With the many pressures facing smaller businesses, trying to reduce expenditure is always at the forefront of the company mind, but sometimes this leads to taking a shortcut that can have drastic consequences. I typically see this when companies start to think that information security begins and ends with IT, and believe that their third-party IT support company who looks after the purchasing of devices, setting up email addresses and installing anti-virus, can equally well assist with preventing, investigating and recovering from a data breach.
While there are some support companies that can do this, there is a reason most cyber security companies do not offer IT support as a service. If a breach occurred, they would be marking their own homework, and would they really hold their hands up and say ‘that was our fault’? Of course not! It would be easier to blame someone else and get more money thrown at it. In most cases, this will be done incorrectly, with bad advice and poor, expensive outcomes due to not having suitably qualified professionals engaged.
Add to that the fact that an IT company doesn’t have the experience in dealing with the complex legal, regulatory, and contractual issues that information security often has to navigate, and it’s clear that depending on IT support to perform this vital function is the wrong way to go.
A couple of accounts of breaches I have heard over the past few weeks cement my opinion that having a dedicated information security function or partner is becoming more integral to mitigating, investigating and responding to a data breach.
One business suffered a data breach where the attacker gained full control of the company’s email accounts, trying to get multiple fake invoices paid after sending a successful phishing email. It was only caught when the person in accounts wanted to check they were paying with the correct card. The IT support company who assisted with this suggested the breached company change their email passwords, utilise multi-factor authentication on all email accounts, let the staff know what had happened and inform the ICO. To be fair all is this is technically correct, but just the tip of the breach response iceberg.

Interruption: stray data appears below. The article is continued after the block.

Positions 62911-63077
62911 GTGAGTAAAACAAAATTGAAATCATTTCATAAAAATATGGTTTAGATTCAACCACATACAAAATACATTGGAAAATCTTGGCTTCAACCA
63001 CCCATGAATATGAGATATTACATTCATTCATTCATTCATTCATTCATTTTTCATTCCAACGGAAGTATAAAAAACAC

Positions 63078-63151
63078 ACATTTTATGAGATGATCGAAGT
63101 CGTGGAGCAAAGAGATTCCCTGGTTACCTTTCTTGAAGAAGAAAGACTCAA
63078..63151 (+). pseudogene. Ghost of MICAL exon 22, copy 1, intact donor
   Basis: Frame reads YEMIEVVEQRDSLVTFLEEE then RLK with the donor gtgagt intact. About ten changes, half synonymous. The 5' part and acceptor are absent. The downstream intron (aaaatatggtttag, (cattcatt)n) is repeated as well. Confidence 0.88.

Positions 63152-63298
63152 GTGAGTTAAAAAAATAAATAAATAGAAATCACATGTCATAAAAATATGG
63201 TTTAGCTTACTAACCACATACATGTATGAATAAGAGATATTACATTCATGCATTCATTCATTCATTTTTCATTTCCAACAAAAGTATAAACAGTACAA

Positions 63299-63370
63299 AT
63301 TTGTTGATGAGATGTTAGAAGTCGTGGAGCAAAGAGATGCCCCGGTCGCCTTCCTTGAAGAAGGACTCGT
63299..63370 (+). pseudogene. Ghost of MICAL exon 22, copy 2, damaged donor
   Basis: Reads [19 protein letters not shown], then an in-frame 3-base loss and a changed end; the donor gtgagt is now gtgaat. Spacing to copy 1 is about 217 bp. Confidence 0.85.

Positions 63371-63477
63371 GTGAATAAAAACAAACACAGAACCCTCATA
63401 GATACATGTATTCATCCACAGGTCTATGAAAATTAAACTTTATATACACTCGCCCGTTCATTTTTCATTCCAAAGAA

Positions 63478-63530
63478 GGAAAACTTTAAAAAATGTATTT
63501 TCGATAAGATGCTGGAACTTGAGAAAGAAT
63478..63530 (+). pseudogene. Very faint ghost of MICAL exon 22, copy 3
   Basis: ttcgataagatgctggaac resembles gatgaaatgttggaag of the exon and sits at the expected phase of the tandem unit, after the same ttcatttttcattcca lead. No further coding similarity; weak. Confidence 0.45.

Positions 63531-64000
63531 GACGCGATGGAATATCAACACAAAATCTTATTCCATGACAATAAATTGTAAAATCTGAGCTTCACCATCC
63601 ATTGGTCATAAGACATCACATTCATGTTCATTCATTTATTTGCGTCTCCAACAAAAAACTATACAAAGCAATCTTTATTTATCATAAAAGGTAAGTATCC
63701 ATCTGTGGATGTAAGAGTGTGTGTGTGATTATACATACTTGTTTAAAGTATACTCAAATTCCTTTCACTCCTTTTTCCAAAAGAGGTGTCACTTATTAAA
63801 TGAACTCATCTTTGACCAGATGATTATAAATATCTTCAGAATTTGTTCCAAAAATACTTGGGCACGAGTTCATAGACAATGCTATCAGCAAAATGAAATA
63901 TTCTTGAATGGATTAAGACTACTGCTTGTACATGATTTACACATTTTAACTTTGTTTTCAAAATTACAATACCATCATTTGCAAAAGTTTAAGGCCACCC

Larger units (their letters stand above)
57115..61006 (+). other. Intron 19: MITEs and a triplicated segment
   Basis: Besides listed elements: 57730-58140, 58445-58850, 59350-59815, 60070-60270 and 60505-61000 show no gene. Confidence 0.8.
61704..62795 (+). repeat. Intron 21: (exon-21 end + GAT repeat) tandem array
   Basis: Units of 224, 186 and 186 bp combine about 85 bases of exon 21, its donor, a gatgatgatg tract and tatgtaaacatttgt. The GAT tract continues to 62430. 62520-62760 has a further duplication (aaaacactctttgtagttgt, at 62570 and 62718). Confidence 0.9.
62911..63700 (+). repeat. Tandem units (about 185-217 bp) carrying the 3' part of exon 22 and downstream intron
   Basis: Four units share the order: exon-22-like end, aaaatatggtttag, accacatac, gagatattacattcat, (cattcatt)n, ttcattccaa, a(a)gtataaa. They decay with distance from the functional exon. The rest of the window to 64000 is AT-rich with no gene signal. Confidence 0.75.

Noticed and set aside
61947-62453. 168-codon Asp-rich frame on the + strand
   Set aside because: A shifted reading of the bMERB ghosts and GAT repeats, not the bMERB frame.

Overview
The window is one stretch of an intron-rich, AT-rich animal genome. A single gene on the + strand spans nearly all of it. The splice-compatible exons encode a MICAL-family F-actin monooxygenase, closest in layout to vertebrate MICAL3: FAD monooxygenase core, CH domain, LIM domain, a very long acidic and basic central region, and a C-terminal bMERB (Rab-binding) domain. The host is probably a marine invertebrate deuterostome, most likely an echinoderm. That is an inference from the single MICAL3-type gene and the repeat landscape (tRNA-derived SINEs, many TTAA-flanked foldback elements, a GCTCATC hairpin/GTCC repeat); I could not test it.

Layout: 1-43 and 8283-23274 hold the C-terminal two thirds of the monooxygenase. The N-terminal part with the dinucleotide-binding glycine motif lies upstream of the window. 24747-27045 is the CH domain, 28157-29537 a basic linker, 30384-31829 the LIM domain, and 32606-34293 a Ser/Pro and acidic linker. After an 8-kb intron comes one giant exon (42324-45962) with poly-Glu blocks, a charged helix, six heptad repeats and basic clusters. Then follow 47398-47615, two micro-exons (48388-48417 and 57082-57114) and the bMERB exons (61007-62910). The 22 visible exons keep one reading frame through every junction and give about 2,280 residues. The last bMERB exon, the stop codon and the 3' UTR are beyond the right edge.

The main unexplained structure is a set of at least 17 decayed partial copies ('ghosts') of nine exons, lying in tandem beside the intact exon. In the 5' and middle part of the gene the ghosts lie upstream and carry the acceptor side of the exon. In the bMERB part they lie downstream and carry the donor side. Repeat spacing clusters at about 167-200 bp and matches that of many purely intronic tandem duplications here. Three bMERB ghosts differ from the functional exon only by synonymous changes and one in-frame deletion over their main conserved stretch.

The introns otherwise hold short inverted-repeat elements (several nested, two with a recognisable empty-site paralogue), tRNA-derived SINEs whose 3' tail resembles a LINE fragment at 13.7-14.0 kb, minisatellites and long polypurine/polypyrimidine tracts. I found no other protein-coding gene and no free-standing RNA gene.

I asked if the breached account used the same username and password combination anywhere else, shock shock they did but no asking of this by the IT support company; I asked if their customers and suppliers had been notified since full access to all emails and contacts was gained by the attacker, again it was a no; the final question I asked was apart from what their IT support did, were there any other updates or suggestions to policies,
procedures, solutions or training by IT support? A long silence followed by a slightly worried no.
IT support is NOT information security!!
If you are unable to afford a dedicated internal resource, I would suggest utilising the skills and expertise of a security professional in the role of virtual CISO / CIO / ISO. This service could be as little as annual meetings with senior managers, alongside quarterly reviews and phone assistance when required. Having this resource means a company should be able to have an up to date and understood incident response plan, improve the level of security, both with regards to systems and personnel and have a trusted expert they can call upon with confidence.
For small businesses, this is the most efficient and cost-effective way to increase security maturity.
If you want to discuss this in more detail get in touch.